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Chile Tries, Again, for a New Constitution

Richard Sanders

For the second time in little more than a year, Chileans are evaluating a proposed new constitution. After an earlier draft, prepared by a constitutional convention dominated by leftist delegates, was decisively rejected in a referendum in September 2022, a second draft, this time pieced together by a convention led by conservatives, will go before the public on December 17. It is a very different document, but it runs the risk of meeting the same fate as its predecessor.

Fundamentally, the existing structure of governance would be maintained: A president directly elected for a maximum of two four-year terms; a bicameral Congress; an independent judiciary; and regional governments with significant powers. That said, the proposed charter also has innovations, such as a provision for public consultation; a specialized anti-corruption agency; a reduction in the size of Congress; and a requirement that political parties obtain at least five percent of the vote to win any seats in Congress.

Largely Conservative, But Not Entirely

To gain support from leftist or at least centrist voters, the conservative delegates included some concessions. They declared Chile a “social and democratic state of law,” though one subject to “fiscal responsibility” and where private institutions play a large role.

The proposed document includes commitments to protecting the environment and respecting the rights of the Indigenous, although in more general terms than in the earlier version. It upholds the principle of “balanced” participation of men and women in the legislature, although not “parity,” as in the previous draft. Finally, it includes rights to housing, water, and consumer protection.

However, the proposed constitution includes other provisions that reflect conservative priorities.   Chile’s existing constitution, written under the Augusto Pinochet dictatorship, has been interpreted to allow abortion under limited circumstances. However, the new draft has raised concerns that its language may be interpreted by the courts to ban the procedure entirely.

The final version of the constitution has other features that reflect the views of the convention’s conservative majority, in which the far-right Republican Party figures prominently.”

The final version of the constitution has other features that reflect the views of the convention’s conservative majority, in which the far-right Republican Party figures prominently. One provision, for example, calls for the deportation of undocumented immigrants “as soon as possible.” It also adopts conservative priorities for the country’s pension, health, and education systems, seemingly enshrining the privatized pension system and the mixed public and private health system, and giving parents a choice between public and private schools.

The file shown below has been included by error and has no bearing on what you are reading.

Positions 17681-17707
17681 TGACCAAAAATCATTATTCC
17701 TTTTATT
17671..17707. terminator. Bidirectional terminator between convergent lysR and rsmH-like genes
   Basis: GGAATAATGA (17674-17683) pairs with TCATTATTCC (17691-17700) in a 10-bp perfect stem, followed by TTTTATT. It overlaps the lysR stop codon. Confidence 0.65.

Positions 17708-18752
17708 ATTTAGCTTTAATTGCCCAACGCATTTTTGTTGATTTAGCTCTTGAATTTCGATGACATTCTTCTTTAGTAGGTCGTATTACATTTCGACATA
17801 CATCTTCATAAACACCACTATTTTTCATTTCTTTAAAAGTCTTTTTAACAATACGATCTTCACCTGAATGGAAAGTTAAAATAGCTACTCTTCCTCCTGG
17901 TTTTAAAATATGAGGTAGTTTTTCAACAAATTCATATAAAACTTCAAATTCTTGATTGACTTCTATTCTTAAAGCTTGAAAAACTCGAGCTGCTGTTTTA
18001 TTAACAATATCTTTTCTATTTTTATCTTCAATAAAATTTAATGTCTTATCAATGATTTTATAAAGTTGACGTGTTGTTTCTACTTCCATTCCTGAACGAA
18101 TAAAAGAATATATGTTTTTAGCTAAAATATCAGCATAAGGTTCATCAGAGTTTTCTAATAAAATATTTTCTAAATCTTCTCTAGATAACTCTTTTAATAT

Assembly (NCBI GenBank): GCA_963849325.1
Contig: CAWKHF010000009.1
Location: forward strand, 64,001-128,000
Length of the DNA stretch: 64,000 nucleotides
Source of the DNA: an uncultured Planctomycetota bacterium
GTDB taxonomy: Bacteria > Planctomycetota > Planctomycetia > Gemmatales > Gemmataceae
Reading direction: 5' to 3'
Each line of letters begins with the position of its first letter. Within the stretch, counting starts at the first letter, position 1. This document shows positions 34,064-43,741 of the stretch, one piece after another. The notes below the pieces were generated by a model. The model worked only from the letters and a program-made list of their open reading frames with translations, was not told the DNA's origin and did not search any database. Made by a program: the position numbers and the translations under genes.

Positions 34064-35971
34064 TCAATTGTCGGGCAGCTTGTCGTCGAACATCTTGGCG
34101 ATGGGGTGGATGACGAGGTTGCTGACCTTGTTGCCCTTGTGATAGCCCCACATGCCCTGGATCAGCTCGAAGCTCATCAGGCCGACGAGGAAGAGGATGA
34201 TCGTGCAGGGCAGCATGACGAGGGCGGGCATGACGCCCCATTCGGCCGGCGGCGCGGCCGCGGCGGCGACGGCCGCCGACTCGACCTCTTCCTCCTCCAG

The Boric administration favors an increased state role in these areas, and its supporters will likely oppose these provisions. Even some who favor the proposed approach might prefer that Congress address these issues.

Supporters and Opponents Line Up

As the constitutional referendum approaches, voters are lining up along ideological lines. The parties that brought Gabriel Boric to power–the Communists and two new leftist parties–have announced their opposition, as did the coalition of center-left parties. The centrist Christian Democratic Party has also come out against it. However, the Christian Democrats, once Chile’s leading political force, are in decline and two groupings that have broken away from it support the new draft, as do Chile’s conservative parties, both the traditional ones and the Republicans.

Surprisingly, some Republicans oppose it, arguing that it concedes too much to the left and that the existing constitution is superior. This is a headache for the Republican leader, former presidential candidate José Antonio Kast, as a successful referendum would boost his prospects for a second run.

Making the Case

Supporters and opponents now have an opportunity to make their arguments to the Chilean people. As the campaigns get underway, polling suggests that the majority of Chileans oppose the new text—by a margin of 50 percent to 32 percent, according to one recent poll, although many remain undecided.

As always, the question will be who can capture the center in a deeply divided country.”

Unhappiness with the new draft might reflect more than discontent among leftist and center-left Chilean who prefer the earlier proposal. There is also public weariness with the multiyear wrangling, and serial voting, over a new constitution, which has reproduced, and deepened, the partisan divisions that characterize much of Chilean political life these days.

Supporters of the new draft hope to use that weariness to their advantage, making the case that its passage would put the constitutional debate to bed. They will also argue that the prolonged uncertainty has discouraged investment and harmed Chile’s economy. For their part, opponents will paint it as a right-wing power grab that freezes out the views of leftist and centrist Chileans.

As of now, supporters have a uphill climb and some observers predict a close outcome. As always, the question will be who can capture the center in a deeply divided country.

About the Author

Richard Sanders

Richard Sanders

Global Fellow;
Former member of the Senior Foreign Service of the U.S. Department of State
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